TrueType Font for Mundbildschrift?
kjoanne403 at HOTMAIL.COM
Thu May 10 21:31:23 UTC 2007
Good point, Stuart... most of the sounds in any language are pronounced
inside the mouth and don't show on the lips. I've tried lipreading in the
past (watching TV with the sound off, e.g.) and I can't do it, even though I
know how sounds match to the visual expression of them!
>From: "Stuart Thiessen" <sw at passitonservices.org>
>Reply-To: sw-l at majordomo.valenciacc.edu
>To: sw-l at majordomo.valenciacc.edu
>Subject: Re: [sw-l] TrueType Font for Mundbildschrift?
>Date: Thu, 10 May 2007 15:18:41 -0500
>I understand that many European sign languages do depend on mouthings to
>distinguish different signs so I think Stefan's development of the
>Mundbildschrift is great for that.
>One caution though (as a Deaf person who has/does use lipreading) ... in
>English, it is my understanding that we only get about 30% of the
>information from lipreading. 70% comes from context and guessing. Examples
>of common misunderstandings are "maybe" vs. "baby", "olive juice" vs. "I
>love you", "fifteen" vs. "fifty", etc. It is difficult to catch the visual
>difference between them.
In some cases, there is no difference - no wonder it's difficult to catch!
>Often the problems come when trying to visually distinguish voiced and
>unvoiced consonants where there could be a misunderstanding, or sounds
>which may not have a clear visual expression (an example possibly in
>German might be the 'ch' sound which I understand to have 2 different
>pronunciations). Cognitively, it may be possible to process that there is
>a difference, but I myself feel uncertain that it would necessarily
>transfer to easier lipreading. I guess that's a study for someone
>interested in that topic! :) So this will certainly help to match sounds
>to the visual expression of them. I wouldn't want hearing people (who are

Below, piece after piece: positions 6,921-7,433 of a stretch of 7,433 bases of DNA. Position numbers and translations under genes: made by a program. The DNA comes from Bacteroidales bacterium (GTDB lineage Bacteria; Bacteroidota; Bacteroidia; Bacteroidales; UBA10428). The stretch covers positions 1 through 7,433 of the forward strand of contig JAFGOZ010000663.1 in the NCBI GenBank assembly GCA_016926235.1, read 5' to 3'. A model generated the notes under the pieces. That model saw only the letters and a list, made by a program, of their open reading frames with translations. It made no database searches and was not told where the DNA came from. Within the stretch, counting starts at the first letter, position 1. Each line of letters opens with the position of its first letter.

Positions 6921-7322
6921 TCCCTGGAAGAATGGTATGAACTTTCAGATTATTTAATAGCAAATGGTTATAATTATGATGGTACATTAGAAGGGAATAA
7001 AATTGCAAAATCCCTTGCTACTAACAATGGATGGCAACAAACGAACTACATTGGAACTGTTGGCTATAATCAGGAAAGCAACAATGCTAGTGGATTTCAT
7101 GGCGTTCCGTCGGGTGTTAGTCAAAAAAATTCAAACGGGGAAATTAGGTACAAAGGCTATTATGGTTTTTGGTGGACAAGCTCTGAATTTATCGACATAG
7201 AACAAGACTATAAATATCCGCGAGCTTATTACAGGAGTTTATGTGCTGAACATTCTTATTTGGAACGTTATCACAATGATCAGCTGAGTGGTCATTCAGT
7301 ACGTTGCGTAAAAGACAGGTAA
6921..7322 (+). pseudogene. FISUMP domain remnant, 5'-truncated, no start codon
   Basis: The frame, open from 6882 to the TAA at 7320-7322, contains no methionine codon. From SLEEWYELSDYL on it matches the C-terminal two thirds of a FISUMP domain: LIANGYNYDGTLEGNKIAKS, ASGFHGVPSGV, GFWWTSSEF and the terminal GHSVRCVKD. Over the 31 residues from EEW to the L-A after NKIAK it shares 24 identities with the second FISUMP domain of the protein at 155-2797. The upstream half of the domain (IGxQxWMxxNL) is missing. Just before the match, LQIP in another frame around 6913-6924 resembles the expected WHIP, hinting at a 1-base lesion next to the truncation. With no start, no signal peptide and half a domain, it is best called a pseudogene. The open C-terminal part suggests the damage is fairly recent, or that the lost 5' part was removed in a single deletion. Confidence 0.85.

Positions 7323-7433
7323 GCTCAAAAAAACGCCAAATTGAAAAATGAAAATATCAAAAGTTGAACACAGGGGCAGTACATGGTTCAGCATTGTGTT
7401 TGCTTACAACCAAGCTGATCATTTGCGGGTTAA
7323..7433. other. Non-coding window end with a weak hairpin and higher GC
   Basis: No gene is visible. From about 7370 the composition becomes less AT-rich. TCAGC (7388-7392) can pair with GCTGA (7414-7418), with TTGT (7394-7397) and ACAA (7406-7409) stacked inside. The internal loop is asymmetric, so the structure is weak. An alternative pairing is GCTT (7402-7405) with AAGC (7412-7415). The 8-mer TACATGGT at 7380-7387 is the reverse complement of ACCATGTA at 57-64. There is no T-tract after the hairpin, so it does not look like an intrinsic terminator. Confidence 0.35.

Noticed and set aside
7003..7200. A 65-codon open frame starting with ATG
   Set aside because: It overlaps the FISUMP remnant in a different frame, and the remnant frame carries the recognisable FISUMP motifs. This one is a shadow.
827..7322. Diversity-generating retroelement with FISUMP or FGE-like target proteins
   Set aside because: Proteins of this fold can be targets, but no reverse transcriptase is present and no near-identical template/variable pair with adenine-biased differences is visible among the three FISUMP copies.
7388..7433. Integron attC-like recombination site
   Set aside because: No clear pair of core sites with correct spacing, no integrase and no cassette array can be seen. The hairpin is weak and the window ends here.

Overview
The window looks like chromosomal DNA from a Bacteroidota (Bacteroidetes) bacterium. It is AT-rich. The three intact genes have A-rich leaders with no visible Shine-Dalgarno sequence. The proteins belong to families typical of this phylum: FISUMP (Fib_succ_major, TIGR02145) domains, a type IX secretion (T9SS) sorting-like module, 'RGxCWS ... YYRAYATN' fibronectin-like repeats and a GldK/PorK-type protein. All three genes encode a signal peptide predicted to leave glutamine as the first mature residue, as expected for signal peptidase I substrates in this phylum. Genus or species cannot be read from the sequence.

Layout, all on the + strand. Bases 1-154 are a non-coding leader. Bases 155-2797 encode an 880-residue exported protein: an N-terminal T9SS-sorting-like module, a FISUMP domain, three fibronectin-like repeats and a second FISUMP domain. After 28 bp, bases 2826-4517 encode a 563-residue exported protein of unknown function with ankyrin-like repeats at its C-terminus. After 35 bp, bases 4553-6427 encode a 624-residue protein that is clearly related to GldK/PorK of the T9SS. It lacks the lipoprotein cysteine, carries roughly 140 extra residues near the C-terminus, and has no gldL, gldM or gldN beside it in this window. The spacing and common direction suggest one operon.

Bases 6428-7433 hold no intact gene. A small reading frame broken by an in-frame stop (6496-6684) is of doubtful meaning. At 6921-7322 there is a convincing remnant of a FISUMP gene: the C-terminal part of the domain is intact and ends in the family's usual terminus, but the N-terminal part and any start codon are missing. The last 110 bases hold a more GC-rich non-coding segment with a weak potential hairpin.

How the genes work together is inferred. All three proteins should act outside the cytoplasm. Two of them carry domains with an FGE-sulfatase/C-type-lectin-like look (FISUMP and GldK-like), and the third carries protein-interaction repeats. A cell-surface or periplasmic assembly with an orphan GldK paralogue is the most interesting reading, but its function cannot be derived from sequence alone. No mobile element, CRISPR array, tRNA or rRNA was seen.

>not aware of these issues) to assume that this could enhance lipreading to
>the point of eliminating the need for sign language or an interpreter. I
>am sure that neither you nor Stefan would think that, but I am just saying
>this as we think of a hearing audience that may include people who are not
>aware of these things.
Always a consideration!
>On May 10, 2007, at 13:25, Valerie Sutton wrote:
>>May 10, 2007
>>Do you have a TrueType font for Mundbildschrift?
>>I am sure you probably thought of this long ago!!
>>The typist could type German words, or English words, and get the symbols
>>for the Mundbildschrift instead?
>>Does Mundbildschrift have a one-to-one correspondence with each letter on
>>A little like typing fingerspelling with our TrueType fonts...you could
>>type a spoken language and the fingerspelling symbols appear...
>>If you have a Mundbildschrift TrueType font, could we receive permission
>>in some way, to allow people to use it? Whatever you want...
>>I told people about Mundbildschrift yesterday at my presentation and
>>there was interest in it...
>>I think a way to type Mundbildschrift, by typing spoken language on a
>>normal keyboard, could spread the idea that lip reading can be read
>>visually on paper now..
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